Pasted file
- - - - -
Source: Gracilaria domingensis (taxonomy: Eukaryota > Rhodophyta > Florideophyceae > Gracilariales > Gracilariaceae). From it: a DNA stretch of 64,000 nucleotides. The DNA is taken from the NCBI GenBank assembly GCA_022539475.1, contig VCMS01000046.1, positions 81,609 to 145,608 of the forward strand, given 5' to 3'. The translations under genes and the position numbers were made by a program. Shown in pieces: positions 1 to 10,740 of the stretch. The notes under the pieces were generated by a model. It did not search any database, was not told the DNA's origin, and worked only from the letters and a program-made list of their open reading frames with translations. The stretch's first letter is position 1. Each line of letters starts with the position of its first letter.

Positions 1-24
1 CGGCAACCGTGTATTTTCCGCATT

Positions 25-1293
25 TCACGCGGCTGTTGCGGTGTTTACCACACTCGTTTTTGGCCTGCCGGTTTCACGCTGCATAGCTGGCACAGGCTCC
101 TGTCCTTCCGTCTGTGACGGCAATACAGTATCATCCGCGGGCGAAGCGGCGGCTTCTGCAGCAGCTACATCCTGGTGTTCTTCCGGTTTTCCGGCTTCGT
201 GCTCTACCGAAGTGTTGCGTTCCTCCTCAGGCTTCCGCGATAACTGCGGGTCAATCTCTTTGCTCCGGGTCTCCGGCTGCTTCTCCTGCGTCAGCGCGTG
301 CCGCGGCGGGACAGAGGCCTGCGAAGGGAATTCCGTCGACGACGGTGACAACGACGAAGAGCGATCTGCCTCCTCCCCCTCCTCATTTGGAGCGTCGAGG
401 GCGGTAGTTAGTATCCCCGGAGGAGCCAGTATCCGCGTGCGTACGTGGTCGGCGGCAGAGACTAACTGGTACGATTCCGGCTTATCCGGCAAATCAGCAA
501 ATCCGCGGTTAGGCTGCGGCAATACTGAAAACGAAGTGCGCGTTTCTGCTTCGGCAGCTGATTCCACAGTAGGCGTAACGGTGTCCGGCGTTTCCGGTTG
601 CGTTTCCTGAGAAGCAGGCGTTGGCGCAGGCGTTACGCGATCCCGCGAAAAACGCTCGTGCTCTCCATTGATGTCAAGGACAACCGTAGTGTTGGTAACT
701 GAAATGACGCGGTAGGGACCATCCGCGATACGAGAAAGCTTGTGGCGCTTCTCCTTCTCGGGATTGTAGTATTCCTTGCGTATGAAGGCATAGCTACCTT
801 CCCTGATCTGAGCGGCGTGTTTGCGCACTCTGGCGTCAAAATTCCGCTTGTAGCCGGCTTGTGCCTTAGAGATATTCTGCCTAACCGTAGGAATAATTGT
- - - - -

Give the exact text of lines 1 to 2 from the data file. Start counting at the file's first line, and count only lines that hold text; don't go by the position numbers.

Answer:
Source: Gracilaria domingensis (taxonomy: Eukaryota > Rhodophyta > Florideophyceae > Gracilariales > Gracilariaceae). From it: a DNA stretch of 64,000 nucleotides. The DNA is taken from the NCBI GenBank assembly GCA_022539475.1, contig VCMS01000046.1, positions 81,609 to 145,608 of the forward strand, given 5' to 3'. The translations under genes and the position numbers were made by a program. Shown in pieces: positions 1 to 10,740 of the stretch. The notes under the pieces were generated by a model. It did not search any database, was not told the DNA's origin, and worked only from the letters and a program-made list of their open reading frames with translations. The stretch's first letter is position 1. Each line of letters starts with the position of its first letter.

Positions 1-24